Obama speaks with Iranian President by phone over possible nuke deal
U.S. President Barack Obama announced Friday that he has just spoken directly with his Iranian counterpart Hassan Rouhani by phone regarding the ongoing efforts to pursue a deal over Iran's nuclear program.
In a televised statement at the White House, Obama confirmed his phone chat with Iranian President Rouhani, the first talk between the two countries' presidents for more than 30 years.
"The very fact that this was the first communication between an American and Iranian president since 1979 underscores the deep mistrust between our countries, but it also indicates the prospect of moving beyond that difficult history," said Obama.
After the conversation, Obama said he believes "we can reach a comprehensive solution" over Iran's nuclear program. The two presidents also directed their teams to continue to work expeditiously and in cooperation with other countries to pursue an agreement over the nuclear issue.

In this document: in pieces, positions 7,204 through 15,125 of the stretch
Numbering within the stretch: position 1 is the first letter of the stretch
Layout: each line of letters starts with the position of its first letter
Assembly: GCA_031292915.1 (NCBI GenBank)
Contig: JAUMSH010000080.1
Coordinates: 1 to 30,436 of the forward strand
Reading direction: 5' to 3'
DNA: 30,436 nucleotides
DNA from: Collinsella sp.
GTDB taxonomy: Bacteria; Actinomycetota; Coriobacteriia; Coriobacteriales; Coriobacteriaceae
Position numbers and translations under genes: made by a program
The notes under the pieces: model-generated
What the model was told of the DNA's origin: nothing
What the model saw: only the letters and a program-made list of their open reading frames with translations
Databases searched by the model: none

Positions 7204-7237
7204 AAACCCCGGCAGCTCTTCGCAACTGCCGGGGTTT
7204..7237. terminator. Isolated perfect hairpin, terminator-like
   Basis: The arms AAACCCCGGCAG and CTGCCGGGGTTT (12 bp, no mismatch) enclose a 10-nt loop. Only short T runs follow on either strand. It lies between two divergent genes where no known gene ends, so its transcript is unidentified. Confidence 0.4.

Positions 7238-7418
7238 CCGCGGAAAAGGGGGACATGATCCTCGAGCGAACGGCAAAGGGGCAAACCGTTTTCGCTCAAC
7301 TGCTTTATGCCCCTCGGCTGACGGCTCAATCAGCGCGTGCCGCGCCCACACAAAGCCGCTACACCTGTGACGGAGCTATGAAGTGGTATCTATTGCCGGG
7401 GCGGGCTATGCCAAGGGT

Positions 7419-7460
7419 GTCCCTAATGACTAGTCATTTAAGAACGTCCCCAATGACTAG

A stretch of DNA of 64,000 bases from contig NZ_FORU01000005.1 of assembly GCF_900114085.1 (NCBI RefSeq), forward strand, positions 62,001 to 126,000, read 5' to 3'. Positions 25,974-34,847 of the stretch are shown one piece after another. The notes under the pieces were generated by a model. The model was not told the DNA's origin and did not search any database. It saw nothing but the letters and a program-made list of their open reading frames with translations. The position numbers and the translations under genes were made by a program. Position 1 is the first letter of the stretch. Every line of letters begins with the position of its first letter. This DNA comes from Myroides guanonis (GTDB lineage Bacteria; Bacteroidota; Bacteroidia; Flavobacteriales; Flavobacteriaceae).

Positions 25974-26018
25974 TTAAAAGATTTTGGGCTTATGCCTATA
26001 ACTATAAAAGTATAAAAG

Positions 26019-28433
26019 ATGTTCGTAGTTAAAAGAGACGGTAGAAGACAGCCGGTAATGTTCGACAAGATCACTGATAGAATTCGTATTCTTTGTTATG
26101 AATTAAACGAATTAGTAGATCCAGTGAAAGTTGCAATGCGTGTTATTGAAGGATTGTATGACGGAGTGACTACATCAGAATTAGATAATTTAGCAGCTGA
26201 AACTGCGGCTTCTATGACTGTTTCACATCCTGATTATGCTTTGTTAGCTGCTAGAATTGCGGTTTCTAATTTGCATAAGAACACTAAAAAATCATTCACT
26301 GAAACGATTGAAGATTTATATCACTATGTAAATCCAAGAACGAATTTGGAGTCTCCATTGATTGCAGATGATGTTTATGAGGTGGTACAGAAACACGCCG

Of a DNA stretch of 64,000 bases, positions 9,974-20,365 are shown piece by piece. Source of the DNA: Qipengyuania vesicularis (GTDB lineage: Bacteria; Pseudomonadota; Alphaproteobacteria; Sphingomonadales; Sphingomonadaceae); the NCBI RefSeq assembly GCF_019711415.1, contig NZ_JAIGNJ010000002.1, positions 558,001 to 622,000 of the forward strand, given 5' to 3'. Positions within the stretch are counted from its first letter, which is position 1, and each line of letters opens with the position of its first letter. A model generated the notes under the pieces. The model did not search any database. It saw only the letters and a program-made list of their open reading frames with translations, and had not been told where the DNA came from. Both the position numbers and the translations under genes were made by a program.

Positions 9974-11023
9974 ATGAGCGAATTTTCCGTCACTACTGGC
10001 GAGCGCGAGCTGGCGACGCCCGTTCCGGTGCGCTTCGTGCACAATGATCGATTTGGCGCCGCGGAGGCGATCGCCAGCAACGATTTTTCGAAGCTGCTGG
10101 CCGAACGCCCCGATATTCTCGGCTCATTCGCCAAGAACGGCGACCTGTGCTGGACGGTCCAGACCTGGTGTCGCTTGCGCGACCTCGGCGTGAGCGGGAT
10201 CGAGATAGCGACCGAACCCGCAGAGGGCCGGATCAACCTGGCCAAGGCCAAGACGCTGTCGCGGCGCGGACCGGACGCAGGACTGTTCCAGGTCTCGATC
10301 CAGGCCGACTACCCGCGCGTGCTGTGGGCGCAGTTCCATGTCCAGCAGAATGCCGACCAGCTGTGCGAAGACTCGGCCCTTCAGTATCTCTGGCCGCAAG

"I do believe there is a basis for a resolution," he said.
The office of the Iranian president also confirmed the phone call via a twitter account. One tweet read that the two presidents expressed their "mutual political will to rapidly solve the nuclear issue."
Iranian Foreign Minister Mohammad Javad Zarif met Thursday with his counterparts from Britain, China, France, Germany, Russia and the United States over the country's nuclear program. Later, Zarif and U.S. Secretary of State John Kerry held a side meeting, the first direct contact between the two countries' top diplomats in years.
The diplomats were encouraged by the positive attitudes of Tehran, and called their talks constructive.